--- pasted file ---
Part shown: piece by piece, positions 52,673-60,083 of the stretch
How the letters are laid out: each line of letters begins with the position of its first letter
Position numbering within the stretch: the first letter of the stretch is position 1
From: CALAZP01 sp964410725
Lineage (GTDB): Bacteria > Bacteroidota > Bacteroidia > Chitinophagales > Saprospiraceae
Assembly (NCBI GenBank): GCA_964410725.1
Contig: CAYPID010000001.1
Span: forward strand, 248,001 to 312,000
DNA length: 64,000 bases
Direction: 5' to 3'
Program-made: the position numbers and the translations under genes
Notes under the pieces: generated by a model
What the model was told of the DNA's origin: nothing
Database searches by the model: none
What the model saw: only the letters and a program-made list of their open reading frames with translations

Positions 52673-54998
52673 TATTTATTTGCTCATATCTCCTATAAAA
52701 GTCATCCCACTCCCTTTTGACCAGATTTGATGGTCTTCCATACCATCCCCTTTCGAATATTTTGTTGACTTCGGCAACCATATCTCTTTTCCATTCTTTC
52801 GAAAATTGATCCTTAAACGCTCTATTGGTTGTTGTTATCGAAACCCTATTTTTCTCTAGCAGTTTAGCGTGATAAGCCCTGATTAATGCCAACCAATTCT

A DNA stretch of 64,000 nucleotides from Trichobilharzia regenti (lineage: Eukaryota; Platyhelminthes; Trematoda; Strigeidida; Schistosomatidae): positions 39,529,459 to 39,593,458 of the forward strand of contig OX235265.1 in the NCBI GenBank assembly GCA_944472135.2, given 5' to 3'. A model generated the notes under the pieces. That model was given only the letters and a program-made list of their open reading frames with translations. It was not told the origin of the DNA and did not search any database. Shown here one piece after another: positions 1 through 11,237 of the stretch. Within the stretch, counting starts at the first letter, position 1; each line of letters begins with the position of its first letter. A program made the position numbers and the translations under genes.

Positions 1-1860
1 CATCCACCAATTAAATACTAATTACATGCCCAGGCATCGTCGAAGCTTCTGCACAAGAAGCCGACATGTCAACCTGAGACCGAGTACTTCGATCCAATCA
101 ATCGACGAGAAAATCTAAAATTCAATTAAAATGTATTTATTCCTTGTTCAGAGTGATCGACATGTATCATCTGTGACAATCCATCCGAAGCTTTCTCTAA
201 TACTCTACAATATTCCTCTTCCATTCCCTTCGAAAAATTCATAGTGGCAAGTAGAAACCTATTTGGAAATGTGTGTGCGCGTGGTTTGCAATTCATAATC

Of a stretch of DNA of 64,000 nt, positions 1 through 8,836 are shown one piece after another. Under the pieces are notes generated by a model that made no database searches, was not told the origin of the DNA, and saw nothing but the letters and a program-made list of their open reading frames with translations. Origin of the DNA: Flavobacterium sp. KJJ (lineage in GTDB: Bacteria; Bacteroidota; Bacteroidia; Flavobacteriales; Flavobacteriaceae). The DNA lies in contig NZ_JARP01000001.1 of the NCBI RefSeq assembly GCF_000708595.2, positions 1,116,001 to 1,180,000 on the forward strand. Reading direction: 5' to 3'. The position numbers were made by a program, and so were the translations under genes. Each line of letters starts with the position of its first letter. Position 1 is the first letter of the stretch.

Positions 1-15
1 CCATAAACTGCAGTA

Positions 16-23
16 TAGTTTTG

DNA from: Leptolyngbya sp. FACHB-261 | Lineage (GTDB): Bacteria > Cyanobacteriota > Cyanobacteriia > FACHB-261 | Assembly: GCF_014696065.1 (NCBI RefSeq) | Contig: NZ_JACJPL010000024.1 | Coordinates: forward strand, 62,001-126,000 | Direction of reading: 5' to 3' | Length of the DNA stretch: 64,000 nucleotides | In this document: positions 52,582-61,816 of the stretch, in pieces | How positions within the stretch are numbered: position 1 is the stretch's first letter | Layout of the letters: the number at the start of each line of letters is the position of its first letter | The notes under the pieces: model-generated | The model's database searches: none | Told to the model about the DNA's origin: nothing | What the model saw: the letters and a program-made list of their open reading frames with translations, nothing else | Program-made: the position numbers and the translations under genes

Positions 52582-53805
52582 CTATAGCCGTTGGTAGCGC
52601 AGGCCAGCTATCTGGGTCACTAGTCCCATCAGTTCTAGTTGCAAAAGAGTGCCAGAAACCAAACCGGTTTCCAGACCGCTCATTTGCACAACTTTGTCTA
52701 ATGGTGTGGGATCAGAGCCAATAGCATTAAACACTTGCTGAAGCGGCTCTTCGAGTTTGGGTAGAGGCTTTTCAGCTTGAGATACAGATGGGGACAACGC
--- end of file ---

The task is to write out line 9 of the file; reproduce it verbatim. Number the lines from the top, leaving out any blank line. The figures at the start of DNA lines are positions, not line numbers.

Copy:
DNA length: 64,000 bases